A district court, after reviewing the entire record may affirm, modify, or reverse the decision with or without remand to the Commissioner for rehearing. Podedworny v. Harris, 745 F.2d 210, 221 (3d Cir. 1984).

B. Substance Abuse Disorder

Plaintiff’s main argument is that the ALJ erred in determining that substance use materially contributed to her disabling condition. (ECF No. 8, pp. 17-25). On March 29, 1996, Congress passed the Contract with America Advancement Act of 1996 which, in part, amended the SSA to preclude recovery of benefits by a person whose alcoholism or drug addiction contributes to his or her disabling condition. See Pub. L. No. 104-121, §§ 105(a)(1), (b)(1), 110 Stat. 847, 852-53 (1996) (codified as amended at 42 U.S.C. § 423(d)(2)(C) (1998)); see also Torres v. Chater, 125 F.3d 166, 169 (3d Cir. 1997). The amendment provides that “an individual shall not be considered to be disabled . . . if alcoholism or drug addiction would (but for this subparagraph) be a contributing factor material to the determination that the individual is disabled.” 42 U.S.C. § 423(d)(2)(C). The “key factor” that the ALJ should use in determining whether alcoholism is a contributing factor material to the determination of a disability is whether Plaintiff would still be found disabled if he/she stopped drinking alcohol. 20 C.F.R. § 416.935(b)(1).

In making this determination, the ALJ should evaluate which of Plaintiff’s current physical and mental limitations would remain if Plaintiff stopped using alcohol. Id. Then, the ALJ should determine whether any or all of Plaintiff’s remaining limitations would be disabling. Id. If the ALJ determines that Plaintiff’s remaining limitations would not be disabling, then the ALJ should find that the substance use is a contributing factor material to the determination of disability. Id. If the ALJ determines that Plaintiff’s remaining limitations are disabling, then Plaintiff is disabled independent of the substance use, and the ALJ should find that the substance is not a contributing factor material to the determination of disability. Id. According to Emergency Teletype EM-96200 (an internal guideline generated by the Social Security Administration's Office of Disability and sent to all hearing offices on August 30, 1996), “[w]hen it is not possible to separate the mental restrictions and limitations imposed by DAA and the various other mental disorders shown by the evidence, a finding of ‘not material’ would be appropriate.” McGill v. Comm’r of Social Sec., 288 F. App’x 50, 52 (3d Cir. 2008), quoting EM-96200.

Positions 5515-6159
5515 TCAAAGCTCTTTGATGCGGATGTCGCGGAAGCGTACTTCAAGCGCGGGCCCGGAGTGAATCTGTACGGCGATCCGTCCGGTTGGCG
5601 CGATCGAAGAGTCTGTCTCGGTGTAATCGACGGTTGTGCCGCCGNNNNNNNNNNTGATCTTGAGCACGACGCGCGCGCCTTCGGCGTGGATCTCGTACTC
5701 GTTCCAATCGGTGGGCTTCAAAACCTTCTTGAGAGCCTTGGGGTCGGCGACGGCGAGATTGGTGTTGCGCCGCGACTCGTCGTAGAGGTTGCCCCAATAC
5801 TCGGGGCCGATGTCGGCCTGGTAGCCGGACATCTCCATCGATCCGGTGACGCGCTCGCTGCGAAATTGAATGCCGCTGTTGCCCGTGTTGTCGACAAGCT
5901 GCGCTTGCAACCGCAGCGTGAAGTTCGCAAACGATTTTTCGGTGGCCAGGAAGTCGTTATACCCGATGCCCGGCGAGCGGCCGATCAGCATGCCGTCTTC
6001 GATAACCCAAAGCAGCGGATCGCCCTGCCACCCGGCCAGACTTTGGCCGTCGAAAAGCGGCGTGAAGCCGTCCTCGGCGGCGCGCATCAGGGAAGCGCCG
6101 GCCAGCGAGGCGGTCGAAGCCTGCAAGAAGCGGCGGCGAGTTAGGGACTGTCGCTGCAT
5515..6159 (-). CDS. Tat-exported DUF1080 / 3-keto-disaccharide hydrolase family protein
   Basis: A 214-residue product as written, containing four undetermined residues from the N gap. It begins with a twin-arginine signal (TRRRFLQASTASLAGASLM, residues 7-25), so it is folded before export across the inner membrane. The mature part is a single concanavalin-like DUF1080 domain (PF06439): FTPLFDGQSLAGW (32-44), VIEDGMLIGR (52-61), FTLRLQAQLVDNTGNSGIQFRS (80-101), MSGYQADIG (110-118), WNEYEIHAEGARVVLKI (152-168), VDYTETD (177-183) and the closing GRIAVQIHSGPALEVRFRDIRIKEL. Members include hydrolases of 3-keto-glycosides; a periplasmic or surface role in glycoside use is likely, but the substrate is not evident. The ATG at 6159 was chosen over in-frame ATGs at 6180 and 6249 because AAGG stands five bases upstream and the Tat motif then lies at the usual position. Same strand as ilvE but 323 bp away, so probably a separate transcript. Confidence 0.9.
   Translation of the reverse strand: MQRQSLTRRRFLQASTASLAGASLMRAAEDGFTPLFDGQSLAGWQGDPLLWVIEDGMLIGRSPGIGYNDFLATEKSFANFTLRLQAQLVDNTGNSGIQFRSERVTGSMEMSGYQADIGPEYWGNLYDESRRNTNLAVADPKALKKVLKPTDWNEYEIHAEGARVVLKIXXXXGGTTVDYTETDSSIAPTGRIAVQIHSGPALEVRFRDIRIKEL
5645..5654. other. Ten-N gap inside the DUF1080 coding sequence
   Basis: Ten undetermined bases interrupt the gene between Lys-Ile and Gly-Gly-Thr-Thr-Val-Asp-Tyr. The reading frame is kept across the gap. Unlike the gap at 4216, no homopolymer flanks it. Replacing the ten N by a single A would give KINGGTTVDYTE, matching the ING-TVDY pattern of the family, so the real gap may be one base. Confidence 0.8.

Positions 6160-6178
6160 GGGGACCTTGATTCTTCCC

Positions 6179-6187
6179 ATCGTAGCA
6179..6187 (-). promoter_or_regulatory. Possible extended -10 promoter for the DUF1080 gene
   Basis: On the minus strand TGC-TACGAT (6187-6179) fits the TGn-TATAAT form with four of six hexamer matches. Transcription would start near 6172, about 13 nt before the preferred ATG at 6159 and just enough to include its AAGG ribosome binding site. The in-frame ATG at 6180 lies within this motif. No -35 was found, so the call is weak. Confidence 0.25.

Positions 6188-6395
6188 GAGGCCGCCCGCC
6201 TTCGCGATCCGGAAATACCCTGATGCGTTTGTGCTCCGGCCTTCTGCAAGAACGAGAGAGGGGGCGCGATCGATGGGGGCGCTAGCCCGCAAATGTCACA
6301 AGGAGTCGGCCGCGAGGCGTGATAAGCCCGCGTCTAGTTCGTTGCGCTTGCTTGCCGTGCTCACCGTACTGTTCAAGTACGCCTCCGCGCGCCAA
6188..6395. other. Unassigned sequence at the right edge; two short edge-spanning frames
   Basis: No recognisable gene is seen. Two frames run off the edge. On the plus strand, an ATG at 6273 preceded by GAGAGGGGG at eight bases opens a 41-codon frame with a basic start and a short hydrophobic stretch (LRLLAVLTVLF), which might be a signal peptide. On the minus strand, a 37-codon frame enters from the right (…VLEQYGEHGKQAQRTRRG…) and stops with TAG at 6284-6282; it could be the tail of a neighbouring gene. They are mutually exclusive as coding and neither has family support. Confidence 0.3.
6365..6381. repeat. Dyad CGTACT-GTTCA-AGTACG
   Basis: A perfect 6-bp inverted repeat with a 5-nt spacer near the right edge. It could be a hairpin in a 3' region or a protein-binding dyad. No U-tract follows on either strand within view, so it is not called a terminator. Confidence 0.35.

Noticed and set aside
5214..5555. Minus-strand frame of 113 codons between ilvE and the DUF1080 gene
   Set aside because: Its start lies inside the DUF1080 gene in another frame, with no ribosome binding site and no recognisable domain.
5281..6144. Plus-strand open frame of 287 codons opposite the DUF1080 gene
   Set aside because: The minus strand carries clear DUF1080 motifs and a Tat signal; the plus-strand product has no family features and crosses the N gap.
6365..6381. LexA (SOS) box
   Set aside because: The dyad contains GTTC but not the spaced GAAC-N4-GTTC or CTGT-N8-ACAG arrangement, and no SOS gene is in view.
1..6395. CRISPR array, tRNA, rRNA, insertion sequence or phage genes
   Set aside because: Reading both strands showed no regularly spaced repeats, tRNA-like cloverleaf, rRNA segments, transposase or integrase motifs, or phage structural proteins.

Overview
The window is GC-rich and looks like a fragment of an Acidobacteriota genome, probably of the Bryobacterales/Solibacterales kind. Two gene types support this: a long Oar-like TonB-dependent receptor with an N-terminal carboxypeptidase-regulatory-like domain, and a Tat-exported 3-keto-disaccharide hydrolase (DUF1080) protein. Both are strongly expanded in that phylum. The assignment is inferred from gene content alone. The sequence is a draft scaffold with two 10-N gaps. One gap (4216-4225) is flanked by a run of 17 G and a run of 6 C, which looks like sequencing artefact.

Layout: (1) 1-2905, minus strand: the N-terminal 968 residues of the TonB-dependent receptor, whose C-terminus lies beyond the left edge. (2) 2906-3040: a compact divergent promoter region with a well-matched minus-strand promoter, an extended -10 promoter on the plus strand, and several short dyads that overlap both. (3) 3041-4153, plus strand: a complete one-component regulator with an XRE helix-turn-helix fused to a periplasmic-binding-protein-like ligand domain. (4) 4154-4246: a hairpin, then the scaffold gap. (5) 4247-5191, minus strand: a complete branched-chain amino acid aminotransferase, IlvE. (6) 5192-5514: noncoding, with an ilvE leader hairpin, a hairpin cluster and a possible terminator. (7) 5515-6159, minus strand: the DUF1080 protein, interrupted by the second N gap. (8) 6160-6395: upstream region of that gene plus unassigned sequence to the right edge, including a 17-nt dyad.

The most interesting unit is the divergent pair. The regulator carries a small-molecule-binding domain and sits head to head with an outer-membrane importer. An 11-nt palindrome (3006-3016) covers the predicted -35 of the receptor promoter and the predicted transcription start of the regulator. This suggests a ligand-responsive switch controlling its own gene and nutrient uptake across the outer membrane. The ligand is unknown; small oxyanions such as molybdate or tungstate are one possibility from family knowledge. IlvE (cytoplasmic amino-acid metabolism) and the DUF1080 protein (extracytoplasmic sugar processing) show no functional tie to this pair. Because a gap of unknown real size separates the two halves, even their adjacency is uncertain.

Here, the ALJ found that Plaintiff has the following severe impairments: “opiate dependence, bipolar disorder, generalized anxiety disorder, posttraumatic stress disorder (PTSD), borderline personality disorder, asthma, hepatitis C, obesity, and hearing loss.” (ECF No. 5-2, p. 23). The ALJ further found that “[c]onsidering the claimant’s age, education, work experience, and residual functional capacity based on all of the impairments, including the substance use disorder, there are no jobs that exist in significant numbers in the national economy that claimant can perform.” (ECF No. 5-2, p. 26). The ALJ ultimately concluded, however, that if Plaintiff stopped the substance use, considering her age, education, work experience, and RFC, “there would be a significant number of jobs in the national economy that [she] could perform.” Id. at p. 31. Because Plaintiff’s substance use disorder was “a contributing factor material to the determination of disability, ” the ALJ found that she was not disabled within the meaning of the Act. Id. at 31-32.

Plaintiff first argues that the ALJ erred in failing to acknowledge or rectify the opinion of state agency psychologist, Dr. Edward Jonas, Ph.D. (ECF No. 8, pp. 19-20). Plaintiff suggests that Dr. Jonas indicated that while there was medical evidence of drug and alcohol abuse, this was not material and that the ALJ’s failure to mention or reconcile Dr. Jonas’ opinion is error. After a review of the record, I disagree.